While working remotely where everybody is in their own isolated space, and it’s all about coding and completing workflows, the human factors influencing team dynamics may fall through the cracks. But it shouldn’t be the case. As the manager, it’s up to you to observe the mannerisms of your remote team so you know which stimulus they would respond to well.

For instance, if you observe that most of your dev team members are Star Wars fans, you may consider infusing Star Wars references in your written or virtual teams communications. The idea is to inject some personality into your remote interactions so team members can communicate freely and productively without feeling so suit-and-tie. In the long run, it builds cohesion and affability among your team members.

5. Identify KPIs That Help Monitor Team Performance

Setting your team’s key performance indicators (KPIs) is necessary to measure and track performance. Your project management methodology will influence your team’s KPIs substantially.

If you follow an agile project management framework, where your dev team delivers finished projects in one go at the end, long-term KPIs will suffice. Conversely, short-term KPIs will be more effective if you utilize a scrum project management framework where your dev teams deliver projects in bits spread out in shorter timeframes.

With distributed teams, you want your KPIs to be more result-focused than process-focused. Software engineers may use different techniques to achieve the same outcome. Hence, a solid KPI should be result-based both in scrum and agile methodologies.

6. Emphasize Work-Life Balance

Separating personal and professional life is challenging for remote workers. About 29% of remote workers struggle to maintain a sustainable work-life balance compared to 23% of in-office workers. Understandably, remote workers struggle to unplug from work, given that they work and live in the same setting.

As a manager, you can help your distributed workforce maintain an excellent work-life balance by setting a consistent work schedule and adhering to it. For instance, you can set a specific time frame for your 1:1s and only send work emails within business hours. This way, team members can organize their daily schedules accordingly.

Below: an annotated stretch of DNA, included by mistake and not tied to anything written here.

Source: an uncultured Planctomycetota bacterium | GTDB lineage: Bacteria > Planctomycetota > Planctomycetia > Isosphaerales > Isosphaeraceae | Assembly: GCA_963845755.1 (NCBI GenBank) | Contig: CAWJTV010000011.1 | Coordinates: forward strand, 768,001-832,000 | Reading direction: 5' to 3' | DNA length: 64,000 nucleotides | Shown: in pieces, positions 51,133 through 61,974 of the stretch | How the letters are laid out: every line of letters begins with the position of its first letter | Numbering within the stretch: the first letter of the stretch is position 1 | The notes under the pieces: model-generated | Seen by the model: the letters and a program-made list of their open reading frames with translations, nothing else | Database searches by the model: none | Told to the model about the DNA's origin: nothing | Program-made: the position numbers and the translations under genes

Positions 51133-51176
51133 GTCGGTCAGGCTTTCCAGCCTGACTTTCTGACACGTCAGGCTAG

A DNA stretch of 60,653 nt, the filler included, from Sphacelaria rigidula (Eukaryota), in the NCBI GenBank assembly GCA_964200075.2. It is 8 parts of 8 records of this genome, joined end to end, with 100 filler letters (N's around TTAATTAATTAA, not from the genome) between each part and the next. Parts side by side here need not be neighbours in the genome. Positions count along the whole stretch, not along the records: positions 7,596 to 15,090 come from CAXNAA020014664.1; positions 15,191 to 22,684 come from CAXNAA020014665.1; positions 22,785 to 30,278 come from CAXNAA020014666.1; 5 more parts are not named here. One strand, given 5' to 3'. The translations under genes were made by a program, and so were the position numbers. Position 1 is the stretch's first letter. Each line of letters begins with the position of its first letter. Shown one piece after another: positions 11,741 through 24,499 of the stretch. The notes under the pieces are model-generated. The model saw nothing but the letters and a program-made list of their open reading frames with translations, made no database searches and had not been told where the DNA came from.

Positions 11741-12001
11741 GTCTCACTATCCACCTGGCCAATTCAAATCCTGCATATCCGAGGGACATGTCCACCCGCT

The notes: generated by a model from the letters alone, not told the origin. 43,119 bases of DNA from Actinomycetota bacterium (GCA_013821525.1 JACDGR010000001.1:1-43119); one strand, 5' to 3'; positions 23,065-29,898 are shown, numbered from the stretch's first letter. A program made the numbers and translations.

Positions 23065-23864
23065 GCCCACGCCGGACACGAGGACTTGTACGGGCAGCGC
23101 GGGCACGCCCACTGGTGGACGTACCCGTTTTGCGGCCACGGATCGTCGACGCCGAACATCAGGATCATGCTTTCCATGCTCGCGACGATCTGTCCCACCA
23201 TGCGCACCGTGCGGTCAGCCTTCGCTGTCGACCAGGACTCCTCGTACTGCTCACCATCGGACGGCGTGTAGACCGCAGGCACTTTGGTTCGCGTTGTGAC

When offline, they won’t have the constant anxiety of missing important work emails. This helps them enjoy their off-work time more productively. Good and consistent time management on your part trickles down to your team, enabling them to plan their work schedules with uniformity. As a result, they can pursue a stable work-life balance with time.

7. Use Project Management Tools for Team Management

Project management tools for distributed teams such as Monday.com, Asana, Trello, and Jira simplify team management. These tools organize all your workflows in one place, making it easy for you and your team members to collaborate remotely.

If you’re managing multiple software dev teams and want to separate access privileges and work functions, these tools come in handy. You want to choose a multichannel tool that can seamlessly integrate with your everyday software, such as Gmail and CRM tools.

8. Discuss Company Expectations During the Onboarding Process for New Employees

An effective onboarding process helps new hires get to value quickly. To reduce your ramp time, be honest and forthwith with new developers before transitioning them to your core team. Ensure new team members know your company’s remote work policies, timing, KPIs, and management style well. This prevents new hire turnover that can cost you big in the short and long term.

9. Provide Teams With Collaboration Tools To Maximize Performance and Team Success

Collaborative tools are no longer a luxurious option for a select few deep-pocketed tech companies like it was the case in the nascent years of remote work. Today, there are many collaboration tools available for remote teams. While some tools like Zoom and Trello have a free version, you need the paid version to perform more demanding functions.

Thus, it’s a good idea and a better investment to provide your teams with a premium version of your select collaboration tools. The good news is that the paid version of most of these top-rated collaboration tools like Zoom is reasonably priced, and you can negotiate discounts if you’re a bulk user.